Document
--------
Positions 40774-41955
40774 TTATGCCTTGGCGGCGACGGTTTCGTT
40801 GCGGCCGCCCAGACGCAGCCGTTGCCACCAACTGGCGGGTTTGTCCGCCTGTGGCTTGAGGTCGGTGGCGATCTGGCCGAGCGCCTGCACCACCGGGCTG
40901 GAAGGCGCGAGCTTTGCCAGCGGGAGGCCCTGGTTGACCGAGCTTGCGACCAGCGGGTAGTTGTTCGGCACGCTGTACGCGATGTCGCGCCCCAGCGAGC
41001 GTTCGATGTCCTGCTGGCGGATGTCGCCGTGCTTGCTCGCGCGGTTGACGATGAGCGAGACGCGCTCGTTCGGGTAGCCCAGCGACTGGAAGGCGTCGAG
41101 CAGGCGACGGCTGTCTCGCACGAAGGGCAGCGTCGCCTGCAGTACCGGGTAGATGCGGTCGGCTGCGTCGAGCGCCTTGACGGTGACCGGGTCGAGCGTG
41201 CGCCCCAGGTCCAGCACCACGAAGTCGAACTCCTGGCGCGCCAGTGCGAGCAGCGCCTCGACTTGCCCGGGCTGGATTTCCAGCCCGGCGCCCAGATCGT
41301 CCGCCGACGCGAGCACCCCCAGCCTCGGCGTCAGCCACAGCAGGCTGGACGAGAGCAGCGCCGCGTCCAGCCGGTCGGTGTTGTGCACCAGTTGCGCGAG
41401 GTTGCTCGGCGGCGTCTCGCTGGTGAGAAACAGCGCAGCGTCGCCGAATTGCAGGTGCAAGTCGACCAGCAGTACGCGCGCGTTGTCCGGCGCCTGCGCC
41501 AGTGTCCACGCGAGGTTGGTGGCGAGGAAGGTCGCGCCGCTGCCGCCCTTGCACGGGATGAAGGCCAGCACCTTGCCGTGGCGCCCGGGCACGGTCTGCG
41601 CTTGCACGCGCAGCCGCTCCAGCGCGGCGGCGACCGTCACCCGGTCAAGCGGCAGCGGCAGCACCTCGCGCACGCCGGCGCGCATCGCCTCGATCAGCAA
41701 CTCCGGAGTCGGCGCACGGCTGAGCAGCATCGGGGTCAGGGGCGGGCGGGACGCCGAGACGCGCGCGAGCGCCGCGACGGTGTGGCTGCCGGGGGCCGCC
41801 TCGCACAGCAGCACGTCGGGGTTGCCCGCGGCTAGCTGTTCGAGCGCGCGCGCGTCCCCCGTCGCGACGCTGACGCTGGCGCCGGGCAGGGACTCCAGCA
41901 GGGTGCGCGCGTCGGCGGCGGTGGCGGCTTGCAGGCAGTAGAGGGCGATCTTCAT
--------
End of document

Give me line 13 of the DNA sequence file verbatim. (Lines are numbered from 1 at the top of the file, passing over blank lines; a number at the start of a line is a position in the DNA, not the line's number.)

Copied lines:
41801 TCGCACAGCAGCACGTCGGGGTTGCCCGCGGCTAGCTGTTCGAGCGCGCGCGCGTCCCCCGTCGCGACGCTGACGCTGGCGCCGGGCAGGGACTCCAGCA